Academic journal article ETC.: A Review of General Semantics

Education and the Modern World

Academic journal article ETC.: A Review of General Semantics

Education and the Modern World

Article excerpt

APUBLIC ADDRESS these days is scarcely respectable unless it announces in ominous tones that we live in a changing world. And the statement is doubly platitudinous because of course we have always lived in a world whose principal characteristic is change. If the rate of change has seemed accelerated in our day, this is probably due to the multiplicity of inventions which have facilitated rapid communication--telephones, automobiles, airplanes, radio, etc. These mechanical devices have in fact materially altered the surface of human living. But we have, on the whole, adapted ourselves fairly readily to them.

Few of those speakers, however, who talk to us about the difficulties of adjustment seem to be fully aware of the profundity of the changes which have taken place in our human world during the last thirty or forty years. Fundamental changes have gone on in the basic processes of our 'thinking' and these are only just beginning to affect, and to affect profoundly, our everyday lives. As our understanding of the structure of the world both outside and inside our skins has grown, re-orientations in our ways of 'thinking' such as have not taken place for nearly three thousand years have become necessary--necessary if we are to make use of the vast possibilities for human happiness which this world contains, necessary actually for human sanity.

Up until thirty or forty years ago it had been possible to describe and account for everything we had so far observed in the universe, including man himself, in terms of Aristotle's theory of knowledge. All the mechanisms of which we were aware could be interpreted within the bounds of this great man's logical formulations. (I use the term mechanisms in the sense of natural processes--not man-made machines.) But finally our means of observation were sufficiently refined to permit our discovery of structures and processes which could not be explained on the basis of Aristotle's logic, or more specifically, in terms of Euclidean geometry or Newtonian mechanics. It became necessary, therefore, to invent new formulations, more highly generalized than these older systems, and such a process is now going on. We have already seen the development of several non-Euclidean geometries, the quantum mechanics, Einstein's Relativity and unified field theories, etc., in the realm of mathematics and physics. In fact, the very foundations of mathematics have been revolutionized in our day. But this is not all, for similar events are taking place in all fields. For instance, the structure and behavior of colloids cannot be described and accounted for on the basis of the older formulations, and the postulates and procedures of psycho-analysis and modern psychiatry are also outside the bounds of Aristotle.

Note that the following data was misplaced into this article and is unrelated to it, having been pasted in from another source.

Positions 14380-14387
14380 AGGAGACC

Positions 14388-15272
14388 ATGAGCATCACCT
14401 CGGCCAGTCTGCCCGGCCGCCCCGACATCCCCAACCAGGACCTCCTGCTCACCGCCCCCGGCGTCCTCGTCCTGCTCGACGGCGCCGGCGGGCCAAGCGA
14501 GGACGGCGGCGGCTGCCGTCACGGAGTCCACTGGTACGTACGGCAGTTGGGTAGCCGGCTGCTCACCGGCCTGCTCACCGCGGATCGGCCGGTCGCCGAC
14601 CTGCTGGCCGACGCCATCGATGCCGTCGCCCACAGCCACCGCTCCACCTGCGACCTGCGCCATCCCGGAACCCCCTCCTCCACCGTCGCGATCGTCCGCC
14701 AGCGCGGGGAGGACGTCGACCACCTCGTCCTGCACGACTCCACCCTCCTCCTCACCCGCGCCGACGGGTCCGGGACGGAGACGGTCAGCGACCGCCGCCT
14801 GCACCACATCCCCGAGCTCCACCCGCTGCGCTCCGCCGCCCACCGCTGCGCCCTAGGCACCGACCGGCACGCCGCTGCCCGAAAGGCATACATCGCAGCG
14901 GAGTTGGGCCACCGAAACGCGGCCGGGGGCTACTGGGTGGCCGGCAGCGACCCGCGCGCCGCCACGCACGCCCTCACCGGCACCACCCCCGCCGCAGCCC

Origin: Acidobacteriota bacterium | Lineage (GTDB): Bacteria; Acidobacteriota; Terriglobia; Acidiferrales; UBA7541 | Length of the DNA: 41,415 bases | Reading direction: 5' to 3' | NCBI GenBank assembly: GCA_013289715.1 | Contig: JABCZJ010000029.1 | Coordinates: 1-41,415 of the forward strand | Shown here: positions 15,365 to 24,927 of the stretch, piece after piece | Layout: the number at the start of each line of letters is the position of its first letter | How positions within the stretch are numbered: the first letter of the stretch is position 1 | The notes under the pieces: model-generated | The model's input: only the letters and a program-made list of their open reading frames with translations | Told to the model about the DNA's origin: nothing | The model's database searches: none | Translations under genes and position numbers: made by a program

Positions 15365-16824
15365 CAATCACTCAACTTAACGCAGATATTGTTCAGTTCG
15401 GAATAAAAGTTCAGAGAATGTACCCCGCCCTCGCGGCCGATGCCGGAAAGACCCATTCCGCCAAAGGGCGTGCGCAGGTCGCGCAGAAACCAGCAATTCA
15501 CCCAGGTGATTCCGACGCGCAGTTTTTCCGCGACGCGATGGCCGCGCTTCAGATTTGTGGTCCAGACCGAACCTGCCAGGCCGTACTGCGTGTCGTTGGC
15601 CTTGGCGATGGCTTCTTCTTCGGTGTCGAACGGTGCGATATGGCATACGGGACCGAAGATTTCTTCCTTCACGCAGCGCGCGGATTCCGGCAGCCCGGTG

Now, important as these speculations may be for the scientist, many will complain that they seem remote from our everyday doings and undergoings. Yet that is farthest from the truth, for the implications in these higher abstractions for our so-called 'practical' affairs are tremendous, although applications of them are only just beginning to be made. The modern automobile and aeroplane, radio, motion-pictures, television and hundreds of the common objects and devices of our environment, as well as much of modern medical and surgical treatment, etc., would not have been possible under the older formulations. If we are to adjust ourselves satisfactorily to a world which includes such things we shall have to learn to use the types of 'thinking' involved in these new non-Aristotelian orientations. For it is not 'the war' or 'the movies' or some other symptom, which is responsible for the confusion of values so obvious in our 1937 world, for the tremendous increase in so-called 'mental illness,' crime, war, poverty, and human misery in general, but precisely the failure to make the adjustment in our 'thinking' that is required for living in a world now functioning in these new terms. …

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